antialias_physorg
5 / 5 (2) Jun 27, 2012
I think we often also forget that intelligence/technology/tool use are just SOME useful properties for an organism to have once life develops (much like speed, or toxins or the ability to survive harsh conditions by forming spores, ...)
They do not seem to be THE properties towards which life gravitates. Note that the dinosaurs were the dominant species for over 130 MILLION years without going for intelligence in any big way. That's about 1300 times longer than human intelligence has been around (!)
So currently it looks like intelligence isn't something that 'eventually inevitably' develops but rather a freak branch off of the evolutionary tree.
Life bearing planets may well go through their entire existence without a smidgeon of intelligence showing up.
TheGhostofOtto1923
4.2 / 5 (15) Jun 27, 2012
twisted words to further your insane and false accusations.
Hey thanks for the link to your bullshit. Of bloodletting, p/r/r/p the professional opines:
If, as you seem to suspect, the child has a preponderance of red cells and iron, then it may be possible to do some blood-letting as in venipuncture.
-And I can't imagine a real nurse agreeing that such a thing made sense, unless they happened to find it on wiki or buzzle.
I don't know if they would do that because of her age and lesser volume of blood compared to an adult.
So in other words not for kids but ok for adults? Is that your professional opinion?

Every one of your nonsense claims can and will be exposed in similar fashion. As when you look up arecibo and then pretend this makes you know what you are talking about.
You can't seriously think there is intelligent life on other Solar System planets, do you?
P/r/r/p believes in translucent Martians. A common theme amongst all the sockpuppets.
TheGhostofOtto1923
4.2 / 5 (15) Jun 27, 2012
As for this prime bullshit:
As NASA concentrates only on bacteria and the geology on other planets, SETI looks for intelligent life.
As usual the Internet knows better.
http://trs-new.jp...0880.pdf

-Keep making things up you dumbass.
PhotonX
1 / 5 (1) Jun 28, 2012
ON TOPIC: Perhaps part of my earlier comment was premature.
.
Arguably certain Earth-born cetaceans (e.g. dolphins, whales), and some mollusks (e.g. octopus, cuttlefish, squid) MAY be sapient or at least could be, given the right circumstances. With the strong possibility of water oceans on several extraterrestrial solar system bodies (e.g. Europa, Enceladus, Titan), who am I to say that intelligent life forms aren't flourishing there? And it's unlikely(?) but not impossible for floating air bags might be found in the gas giants themselves. I'm skeptical that 'terrestrial' intelligences inhabit Mars or Venus or Titan, but there I'm perhaps biased, interpreting 'intelligent' to mean 'technological', expecting signs of cities or other structures, but certainly homo sapiens was full-blown sapient before any signs of US would have been visible from space on any but the highest resolution.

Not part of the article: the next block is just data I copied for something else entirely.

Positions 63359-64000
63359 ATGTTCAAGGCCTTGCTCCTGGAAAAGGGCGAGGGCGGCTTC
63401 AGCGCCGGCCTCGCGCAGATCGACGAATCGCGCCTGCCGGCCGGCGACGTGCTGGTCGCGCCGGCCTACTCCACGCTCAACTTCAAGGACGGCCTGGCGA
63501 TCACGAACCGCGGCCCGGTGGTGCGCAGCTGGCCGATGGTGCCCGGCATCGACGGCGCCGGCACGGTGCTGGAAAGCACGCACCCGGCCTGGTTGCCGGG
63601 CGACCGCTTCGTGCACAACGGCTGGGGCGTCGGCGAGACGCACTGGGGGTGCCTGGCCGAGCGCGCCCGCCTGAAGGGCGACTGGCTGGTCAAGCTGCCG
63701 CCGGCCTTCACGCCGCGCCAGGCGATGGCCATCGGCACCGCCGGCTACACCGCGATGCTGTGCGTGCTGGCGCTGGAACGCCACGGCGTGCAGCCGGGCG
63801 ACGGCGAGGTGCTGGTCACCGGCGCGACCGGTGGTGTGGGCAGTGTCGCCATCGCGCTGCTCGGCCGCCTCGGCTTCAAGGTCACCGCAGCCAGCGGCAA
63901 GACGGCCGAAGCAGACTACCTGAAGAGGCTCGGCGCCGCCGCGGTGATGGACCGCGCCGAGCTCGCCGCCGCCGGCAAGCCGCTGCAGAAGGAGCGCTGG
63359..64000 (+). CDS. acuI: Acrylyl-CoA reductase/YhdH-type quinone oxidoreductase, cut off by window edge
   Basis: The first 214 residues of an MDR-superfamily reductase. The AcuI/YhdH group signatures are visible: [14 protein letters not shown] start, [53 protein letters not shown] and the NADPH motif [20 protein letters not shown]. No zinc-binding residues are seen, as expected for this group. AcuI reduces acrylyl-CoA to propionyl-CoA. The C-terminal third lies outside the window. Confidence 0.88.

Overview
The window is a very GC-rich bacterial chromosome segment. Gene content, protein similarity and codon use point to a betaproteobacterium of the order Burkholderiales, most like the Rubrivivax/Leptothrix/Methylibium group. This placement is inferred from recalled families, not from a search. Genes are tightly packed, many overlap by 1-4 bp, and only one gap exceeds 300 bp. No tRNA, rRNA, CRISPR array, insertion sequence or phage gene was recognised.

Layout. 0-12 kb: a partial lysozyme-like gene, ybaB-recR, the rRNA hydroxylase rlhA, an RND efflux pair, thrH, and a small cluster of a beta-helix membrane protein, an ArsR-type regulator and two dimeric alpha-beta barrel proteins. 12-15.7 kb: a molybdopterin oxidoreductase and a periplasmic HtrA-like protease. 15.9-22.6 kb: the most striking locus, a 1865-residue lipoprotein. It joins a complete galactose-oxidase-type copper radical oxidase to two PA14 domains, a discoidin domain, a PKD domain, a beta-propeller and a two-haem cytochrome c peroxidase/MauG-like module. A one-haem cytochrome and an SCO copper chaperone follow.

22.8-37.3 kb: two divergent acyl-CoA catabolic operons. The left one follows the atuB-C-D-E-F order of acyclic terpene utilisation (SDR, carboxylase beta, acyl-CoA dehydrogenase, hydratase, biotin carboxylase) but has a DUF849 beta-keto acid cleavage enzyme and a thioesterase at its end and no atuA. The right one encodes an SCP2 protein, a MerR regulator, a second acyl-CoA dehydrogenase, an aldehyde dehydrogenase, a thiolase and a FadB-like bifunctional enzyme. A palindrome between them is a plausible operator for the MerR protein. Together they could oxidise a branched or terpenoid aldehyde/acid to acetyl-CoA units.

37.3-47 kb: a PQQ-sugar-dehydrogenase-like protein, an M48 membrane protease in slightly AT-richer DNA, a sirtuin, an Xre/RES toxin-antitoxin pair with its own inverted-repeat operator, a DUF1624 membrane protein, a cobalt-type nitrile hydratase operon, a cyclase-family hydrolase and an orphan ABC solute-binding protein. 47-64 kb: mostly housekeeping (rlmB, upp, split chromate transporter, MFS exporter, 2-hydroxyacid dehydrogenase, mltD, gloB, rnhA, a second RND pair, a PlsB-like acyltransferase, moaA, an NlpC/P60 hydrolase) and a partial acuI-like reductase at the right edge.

.
So, I'm retracting that piece my previous comment, if that's okay.
PussyCat_Eyes
1 / 5 (1) Jun 28, 2012
I have no knowledge of "translucent martians". I mentioned "translucent 4 foot tall paramecium". Blotto still has a hard time comprehending what was said by me in this and other threads. So sad, isn't it?

Duly noted, PhotonX
PussyCat_Eyes
1 / 5 (1) Jun 28, 2012
PhotonX...in your opinion...do you think that there's a possibility that Xtraterrestrials are already here on earth? I have no idea if it's possible or that there might be intelligent XT on Venus, Mars, or the gas planets and moons. But it would be fun to find out in our lifetimes, wouldn't it?
TheGhostofOtto1923
4.4 / 5 (14) Jun 28, 2012
I have no knowledge of "translucent martians". I mentioned "translucent 4 foot tall paramecium". Blotto still has a hard time comprehending what was said by me in this and other threads. So sad, isn't it?
I don't know, in this thread you posted some pretty outrageous bullshit:
http://phys.org/n...ain.html

-But you always do that. And as you seem to be a compulsive liar we will have to go on the evidence and conclude that you are the pirouette person who deposited the notion of 1000 ft tall glass-headed Martians some time ago. In part because:
I have no idea if it's possible or that there might be intelligent XT on Venus, Mars, or the gas planets and moons. But it would be fun to find out in our lifetimes, wouldn't it?
-You say shit like this.